CAMBRIDGE, Mass. — At first, being the face of a national scandal seemed to slide off Lori Loughlin’s glamorous back.
Charged with conspiring to get her daughters into college by fraud, she maintained her innocence, signed autographs on her way into court and shook hands with the prosecutors as though she were taking a Hollywood meeting.
But as the months wore on, she became more somber. Gossip magazines reported that she was worried that she would face a lengthy prison term and that she regretted not taking an early plea.
On Thursday, prosecutors announced that Ms. Loughlin, the actress who was one of the highest-profile people charged in the nation’s largest college admissions prosecution, had agreed to plead guilty to conspiring to get her daughters admitted to the University of Southern California as crew recruits. Her husband, Mossimo Giannulli, a fashion designer, also agreed to plead guilty to a criminal count, the prosecutors said.
The agreement represented a victory for the prosecutors and, while the case is continuing, it put something of a capstone on a scandal that exposed just how far wealthy parents would go to get their children into college. The case, which involved cheating on admissions exams and bribing college coaches, increased scrutiny of the admissions process and contributed to a wave of promises of change, including some schools no longer requiring students to take the SAT.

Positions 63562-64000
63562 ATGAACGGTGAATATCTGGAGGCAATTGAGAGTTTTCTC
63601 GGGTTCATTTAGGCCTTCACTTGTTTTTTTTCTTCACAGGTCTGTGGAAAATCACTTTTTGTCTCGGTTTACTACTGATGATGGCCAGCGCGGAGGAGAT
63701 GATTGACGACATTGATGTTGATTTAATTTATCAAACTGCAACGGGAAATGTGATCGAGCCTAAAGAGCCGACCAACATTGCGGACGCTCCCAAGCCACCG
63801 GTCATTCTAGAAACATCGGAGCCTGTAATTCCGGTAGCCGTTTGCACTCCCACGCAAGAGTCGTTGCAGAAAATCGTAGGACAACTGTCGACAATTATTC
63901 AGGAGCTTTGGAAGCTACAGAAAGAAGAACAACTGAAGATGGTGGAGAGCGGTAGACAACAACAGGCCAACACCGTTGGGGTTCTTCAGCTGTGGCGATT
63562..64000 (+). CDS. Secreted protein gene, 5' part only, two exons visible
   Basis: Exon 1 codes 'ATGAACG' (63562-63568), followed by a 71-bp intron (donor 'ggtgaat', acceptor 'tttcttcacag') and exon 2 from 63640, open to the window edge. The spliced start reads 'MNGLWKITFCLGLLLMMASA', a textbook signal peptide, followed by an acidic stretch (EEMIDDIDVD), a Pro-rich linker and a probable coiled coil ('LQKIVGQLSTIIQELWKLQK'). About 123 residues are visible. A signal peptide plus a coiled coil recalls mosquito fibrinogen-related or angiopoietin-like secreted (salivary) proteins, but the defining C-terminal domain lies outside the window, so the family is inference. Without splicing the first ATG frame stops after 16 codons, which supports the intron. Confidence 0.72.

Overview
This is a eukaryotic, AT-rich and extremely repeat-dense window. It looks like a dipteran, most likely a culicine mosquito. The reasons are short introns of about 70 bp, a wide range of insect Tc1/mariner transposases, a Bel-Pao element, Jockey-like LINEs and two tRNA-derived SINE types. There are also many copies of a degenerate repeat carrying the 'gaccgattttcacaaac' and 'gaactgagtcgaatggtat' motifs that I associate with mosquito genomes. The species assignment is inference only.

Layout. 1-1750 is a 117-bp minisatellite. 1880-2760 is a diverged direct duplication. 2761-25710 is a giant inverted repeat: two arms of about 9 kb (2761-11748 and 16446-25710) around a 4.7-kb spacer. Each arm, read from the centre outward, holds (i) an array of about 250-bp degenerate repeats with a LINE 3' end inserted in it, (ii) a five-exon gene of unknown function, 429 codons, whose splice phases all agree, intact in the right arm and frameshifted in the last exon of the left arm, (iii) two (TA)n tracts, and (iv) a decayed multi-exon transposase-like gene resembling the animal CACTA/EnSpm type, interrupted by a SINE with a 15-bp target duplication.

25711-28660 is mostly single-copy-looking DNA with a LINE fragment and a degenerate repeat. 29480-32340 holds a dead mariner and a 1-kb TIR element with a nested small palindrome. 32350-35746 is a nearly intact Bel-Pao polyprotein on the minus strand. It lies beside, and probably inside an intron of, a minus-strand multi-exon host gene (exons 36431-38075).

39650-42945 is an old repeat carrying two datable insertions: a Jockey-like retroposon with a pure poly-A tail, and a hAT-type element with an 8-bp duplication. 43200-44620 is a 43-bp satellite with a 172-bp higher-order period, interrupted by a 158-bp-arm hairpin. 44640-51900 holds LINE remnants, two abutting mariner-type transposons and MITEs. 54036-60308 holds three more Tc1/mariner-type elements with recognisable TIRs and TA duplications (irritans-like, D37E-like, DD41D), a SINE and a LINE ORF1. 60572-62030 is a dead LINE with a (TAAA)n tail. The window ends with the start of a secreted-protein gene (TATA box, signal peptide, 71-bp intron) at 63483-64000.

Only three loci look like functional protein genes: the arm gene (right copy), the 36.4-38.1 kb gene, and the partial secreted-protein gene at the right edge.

At the same time, the announcement of Ms. Loughlin’s plea highlighted how much the world had changed since her arrest, and that of dozens of other parents and coaches, more than a year ago. Now, many colleges are struggling to survive, and students are wondering when they will be able to return to campuses that were abruptly emptied this year because of the coronavirus pandemic. Roughly a dozen parents are still fighting charges in the admissions case. The first trial in the case is scheduled for October, but it is unclear how it will proceed given the virus.
Under the terms of the agreement, which still needs approval by a judge, Ms. Loughlin, 55, would serve two months in prison and Mr. Giannulli, 56, would serve five months. The sentences imposed on other parents convicted in the case have ranged from no prison time to nine months in prison.